There Should Never Be Two Popes

German journalist Peter Seewald does the reader both a favor and a disservice with his generous introduction to the new volume, Last Testament: In His Own Words, by Pope Benedict XVI, which publishes worldwide on November 15. He reminds us of Pope Benedict's gifts to the Church, the academy, and the written word, but then he speeds past all of the problems. After ten pages of mostly nodding in agreement, or at least thinking that it was good to be reminded of what had been good in Benedict's papacy, on the eleventh page of the foreword my pencil dug into the margin on the page. There, Seewald writes, "The historic act of [Benedict XVI's] resignation has fundamentally changed the office of Peter at the last. He gave it back the spiritual dimension to which it was assigned at the beginning."

Wait a minute. It is important not to miss the real story of why this book is important: for two reasons, it never should have been written. First, no modern pope had ever, or perhaps ever should have, resigned from office in the way that an embattled CEO might resign from a corporation, weary of dealing with stockholders and a difficult board of directors. Second, if a modern pope were to resign, one might hope that he would also cease giving interviews and writing books, as if the faithful want or need more than one pope doing those things at a given time. We had enough of that during the Middle Ages.

In fact, the only pope to willingly and freely resign from the chair of St. Peter before Benedict XVI did in 2013, was Celestine V, in 1294. Celestine V was simply unprepared for the job. A hermit in his eighties, he was elected by the College of Cardinals when they couldn't agree on anyone else. He was a place-holder, to some, and a puppet, to others. No one expected him to do much, or to live very long. He spent most of his time in private prayer instead of engaging with his responsibilities. Eventually, he couldn't take it anymore, and quit. Celestine thought that he would be able to go back to his mountain and his former life. His successor wouldn't allow that, and Celestine was thrown in prison, never to be heard from again.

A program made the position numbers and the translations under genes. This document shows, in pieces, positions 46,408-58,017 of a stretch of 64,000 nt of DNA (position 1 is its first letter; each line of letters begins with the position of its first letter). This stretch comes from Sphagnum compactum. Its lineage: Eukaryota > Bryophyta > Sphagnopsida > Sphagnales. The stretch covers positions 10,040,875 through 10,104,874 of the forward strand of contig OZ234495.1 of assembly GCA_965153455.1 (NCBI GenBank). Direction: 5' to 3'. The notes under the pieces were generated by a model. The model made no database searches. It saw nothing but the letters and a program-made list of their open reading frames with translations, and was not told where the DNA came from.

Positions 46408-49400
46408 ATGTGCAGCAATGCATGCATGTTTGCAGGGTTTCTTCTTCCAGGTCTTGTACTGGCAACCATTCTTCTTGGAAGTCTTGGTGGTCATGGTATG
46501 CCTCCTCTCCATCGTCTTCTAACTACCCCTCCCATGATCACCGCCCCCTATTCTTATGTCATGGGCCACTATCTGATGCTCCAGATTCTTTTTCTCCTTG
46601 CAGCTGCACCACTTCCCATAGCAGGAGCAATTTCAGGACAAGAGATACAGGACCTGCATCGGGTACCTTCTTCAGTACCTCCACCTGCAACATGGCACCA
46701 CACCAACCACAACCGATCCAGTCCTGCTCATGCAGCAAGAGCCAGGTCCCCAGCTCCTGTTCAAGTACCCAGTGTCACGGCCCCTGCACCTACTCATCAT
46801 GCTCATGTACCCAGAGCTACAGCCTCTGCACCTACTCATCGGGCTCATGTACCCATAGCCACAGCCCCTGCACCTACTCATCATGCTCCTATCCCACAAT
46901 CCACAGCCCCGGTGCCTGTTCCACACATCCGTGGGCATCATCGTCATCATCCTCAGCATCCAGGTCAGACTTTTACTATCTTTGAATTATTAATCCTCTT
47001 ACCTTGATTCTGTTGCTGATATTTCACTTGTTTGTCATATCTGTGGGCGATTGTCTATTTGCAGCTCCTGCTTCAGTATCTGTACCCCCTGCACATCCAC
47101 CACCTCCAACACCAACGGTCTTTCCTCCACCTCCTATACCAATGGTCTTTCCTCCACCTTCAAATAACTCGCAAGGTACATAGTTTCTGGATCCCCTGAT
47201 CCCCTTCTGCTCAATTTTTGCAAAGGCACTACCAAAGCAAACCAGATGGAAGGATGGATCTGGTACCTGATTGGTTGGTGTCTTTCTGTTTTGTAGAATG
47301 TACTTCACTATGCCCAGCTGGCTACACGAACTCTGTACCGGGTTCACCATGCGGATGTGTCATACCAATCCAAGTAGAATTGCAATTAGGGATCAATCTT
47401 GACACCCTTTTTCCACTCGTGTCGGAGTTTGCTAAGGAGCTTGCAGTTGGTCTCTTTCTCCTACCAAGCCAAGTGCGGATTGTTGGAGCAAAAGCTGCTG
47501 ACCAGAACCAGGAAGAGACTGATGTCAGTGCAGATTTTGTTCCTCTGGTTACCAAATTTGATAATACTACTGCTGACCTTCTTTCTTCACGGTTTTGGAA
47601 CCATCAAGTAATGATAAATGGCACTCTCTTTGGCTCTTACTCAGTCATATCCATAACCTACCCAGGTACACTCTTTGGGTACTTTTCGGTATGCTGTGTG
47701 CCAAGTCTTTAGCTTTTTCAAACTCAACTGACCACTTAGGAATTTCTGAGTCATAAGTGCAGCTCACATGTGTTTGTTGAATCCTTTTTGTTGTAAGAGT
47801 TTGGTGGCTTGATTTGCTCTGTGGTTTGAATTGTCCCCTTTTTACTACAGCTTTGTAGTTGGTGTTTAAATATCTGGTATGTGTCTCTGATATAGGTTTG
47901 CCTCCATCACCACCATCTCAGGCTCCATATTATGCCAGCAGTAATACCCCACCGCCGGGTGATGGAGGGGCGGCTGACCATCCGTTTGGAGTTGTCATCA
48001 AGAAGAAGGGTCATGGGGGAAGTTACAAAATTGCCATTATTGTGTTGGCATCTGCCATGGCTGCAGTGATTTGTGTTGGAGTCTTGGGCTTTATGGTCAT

Pope Benedict XVI, as Seewald points out, engaged a great deal as pope. He wrote magnificent books and encyclicals, moved ecumenical relationships forward, and focused the Church on faith over numbers. However, there were early signs that he might resign. Experts speculated about it after the infamous 2006 Regensburg University speech when Benedict referred to Islam as "evil and inhuman," and then again in 2010 as he failed to manage a growing clergy sexual abuse scandal. Some people said that a lack of managerial and diplomatic skills -- ineptitude similar to that shown by Celestine V 700 years earlier -- might be a sign that Benedict no longer had the mettle for the job. The rest of the story is recent history. We know it already. Benedict XVI quit in February 2013.

In Last Testament, he tells Seewald why: "[M]y hour had passed and I had given all I could give." It is odd to hear him say that, given the courageous way that his mentor and predecessor, Pope John Paul II, carried on his papacy despite the debilitations of Parkinson's disease, osteoarthritis, and two assassination attempts. John Paul II was praised for his courage and faithfulness.

Last Testament is a collection of interviews with Benedict XVI, conducted immediately before, and soon after, he resigned. There are beautiful moments in the book. The Emeritus Pope is winsome and his humility and gentle spirit are a real inspiration. "I am an entirely average Christian," he even says to Seewald at one point.

Still, having an Emeritus Pope is unprecedented, and troublesome, so much so that Pope Francis was forced to explain to reporters aboard the papal plane on June 26, 2016: "I never forget that speech [Benedict XVI] made to us cardinals, 'among you I'm sure that there is my successor. I promise obedience.' And he's done it. But, then I've heard, but I don't know if it's true...that some have gone to him to complain because of this new Pope, and he chased them away." That was bound to happen, which is the primary reason why popes are not supposed to just walk away.
Jon M. Sweeney is the author of many books including The Pope Who Quit: A True Medieval Tale of Mystery, Death, and Salvation, which has been optioned by HBO.